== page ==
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How Does Breathwork Regulate the Central Nervous System?

Trauma changes the way that the brain functions. Luckily, conscious breathwork allows you to balance out your central nervous system (CNS). You can incorporate deep breathing into your daily life for the best results.

The Brain and Trauma

The CNS is made up of the brain and the spinal cord. Within the CNS, the prefrontal cortex and the limbic system play important roles in daily life. The prefrontal cortex provides logic and impulse control. The limbic system controls memory and emotions.

When you have been through trauma, it infiltrates the whole CNS. Your brain begins operating on evolutionary instinct. The prefrontal cortex functions less effectively. The sympathetic nervous system (SNS) takes over, putting you into fight, flight, freeze, or fawn mode. The limbic system becomes highly reactive, releasing high amounts of stress hormones. Trauma can leave an imprint on many memories that do not relate to the initial event.

Breathwork and the Central Nervous System

As a person living with trauma, it is important to find effective solutions to calm the CNS. Breathwork holistically treats trauma responses. Deep breathing decreases the over-activation of the amygdala. It lowers stress hormones like epinephrine and cortisol.

In addition to decreasing negative symptoms, deep breathing adds positive outcomes. The prefrontal cortex becomes more functional, improving focus. Deep breathing releases feel-good chemicals called endorphins. It activates the parasympathetic nervous system (PNS), allowing you to rest and recover from stress. Overall, it helps you feel physically and mentally better.

Incorporating Breathwork Into the Day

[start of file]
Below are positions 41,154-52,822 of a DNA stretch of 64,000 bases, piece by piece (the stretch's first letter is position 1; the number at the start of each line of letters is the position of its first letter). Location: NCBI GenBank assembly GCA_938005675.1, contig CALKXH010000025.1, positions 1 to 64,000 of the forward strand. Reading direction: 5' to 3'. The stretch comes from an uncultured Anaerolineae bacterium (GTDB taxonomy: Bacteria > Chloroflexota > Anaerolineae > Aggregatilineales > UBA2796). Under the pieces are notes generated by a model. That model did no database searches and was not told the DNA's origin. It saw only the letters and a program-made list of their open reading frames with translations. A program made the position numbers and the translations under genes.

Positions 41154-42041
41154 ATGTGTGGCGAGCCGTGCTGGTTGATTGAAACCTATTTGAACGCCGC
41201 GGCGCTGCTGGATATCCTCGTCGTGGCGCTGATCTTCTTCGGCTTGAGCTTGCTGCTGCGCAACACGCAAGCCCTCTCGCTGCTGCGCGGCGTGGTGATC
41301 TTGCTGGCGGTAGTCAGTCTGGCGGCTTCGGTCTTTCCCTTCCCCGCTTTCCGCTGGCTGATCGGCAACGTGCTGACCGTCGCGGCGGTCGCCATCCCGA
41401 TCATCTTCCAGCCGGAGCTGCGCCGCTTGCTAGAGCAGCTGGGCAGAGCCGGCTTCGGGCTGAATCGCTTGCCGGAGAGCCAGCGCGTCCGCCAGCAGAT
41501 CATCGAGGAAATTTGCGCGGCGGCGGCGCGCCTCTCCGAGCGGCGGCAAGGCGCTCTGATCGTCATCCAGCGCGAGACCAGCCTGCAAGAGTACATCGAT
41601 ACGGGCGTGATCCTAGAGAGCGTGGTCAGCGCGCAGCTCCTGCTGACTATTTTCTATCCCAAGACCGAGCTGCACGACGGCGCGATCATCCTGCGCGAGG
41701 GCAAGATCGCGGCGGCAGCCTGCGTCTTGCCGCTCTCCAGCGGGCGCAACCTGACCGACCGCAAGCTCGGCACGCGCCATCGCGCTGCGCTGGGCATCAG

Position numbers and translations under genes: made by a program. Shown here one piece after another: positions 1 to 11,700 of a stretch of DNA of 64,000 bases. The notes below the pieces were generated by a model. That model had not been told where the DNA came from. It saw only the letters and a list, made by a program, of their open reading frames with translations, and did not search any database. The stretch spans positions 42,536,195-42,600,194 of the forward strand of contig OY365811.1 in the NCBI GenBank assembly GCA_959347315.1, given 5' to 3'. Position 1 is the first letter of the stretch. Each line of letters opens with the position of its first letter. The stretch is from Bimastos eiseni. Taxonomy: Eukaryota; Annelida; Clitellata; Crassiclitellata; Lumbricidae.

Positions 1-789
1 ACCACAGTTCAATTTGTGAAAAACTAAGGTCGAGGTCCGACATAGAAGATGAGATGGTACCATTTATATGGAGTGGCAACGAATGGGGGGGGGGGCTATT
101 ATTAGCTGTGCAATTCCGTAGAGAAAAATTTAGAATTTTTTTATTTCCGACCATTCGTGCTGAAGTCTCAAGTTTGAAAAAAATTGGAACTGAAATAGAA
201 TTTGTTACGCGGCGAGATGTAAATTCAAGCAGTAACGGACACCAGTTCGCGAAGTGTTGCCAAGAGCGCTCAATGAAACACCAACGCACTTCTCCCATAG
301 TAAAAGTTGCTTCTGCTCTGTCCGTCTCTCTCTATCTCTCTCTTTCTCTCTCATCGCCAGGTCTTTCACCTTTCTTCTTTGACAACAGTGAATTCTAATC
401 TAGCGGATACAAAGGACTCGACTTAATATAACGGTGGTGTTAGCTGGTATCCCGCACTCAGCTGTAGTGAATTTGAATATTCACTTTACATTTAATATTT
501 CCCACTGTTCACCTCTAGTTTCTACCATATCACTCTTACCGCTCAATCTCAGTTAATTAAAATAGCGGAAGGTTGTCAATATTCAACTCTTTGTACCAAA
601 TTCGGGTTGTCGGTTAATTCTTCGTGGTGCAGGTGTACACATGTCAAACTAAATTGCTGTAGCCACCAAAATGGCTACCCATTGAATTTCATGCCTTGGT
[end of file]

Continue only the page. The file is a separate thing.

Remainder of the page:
You can create a routine that incorporates conscious breathwork by adding it to your schedule. Set four to five alarms on your phone or watch. This will offer you consistent times for mindfulness every day. When the alarm goes off, mentally scan yourself for emotions and tension. Then, engage in one to five minutes of conscious breathwork. When you are finished, do a second mental scan. You should feel more emotionally balanced after each breathwork session. Additionally, you can add extra breathwork sessions when you are feeling extra stressed or emotionally volatile.

If you’re coping with the after-effects of trauma, conscious breathwork can assist you in regulating your central nervous system. Deep breathing offers many psychological health benefits, including lower stress levels and improved focus. You can add breathwork to your daily schedule to help keep yourself levelheaded and calm. At The Guest House treatment center, you’ll learn breathwork as one of the many holistic therapy modalities offered. Through the combination of traditional and holistic treatment methods, you’ll start down the path to recovery. When you’re ready to start treatment, call (855) 483-7800.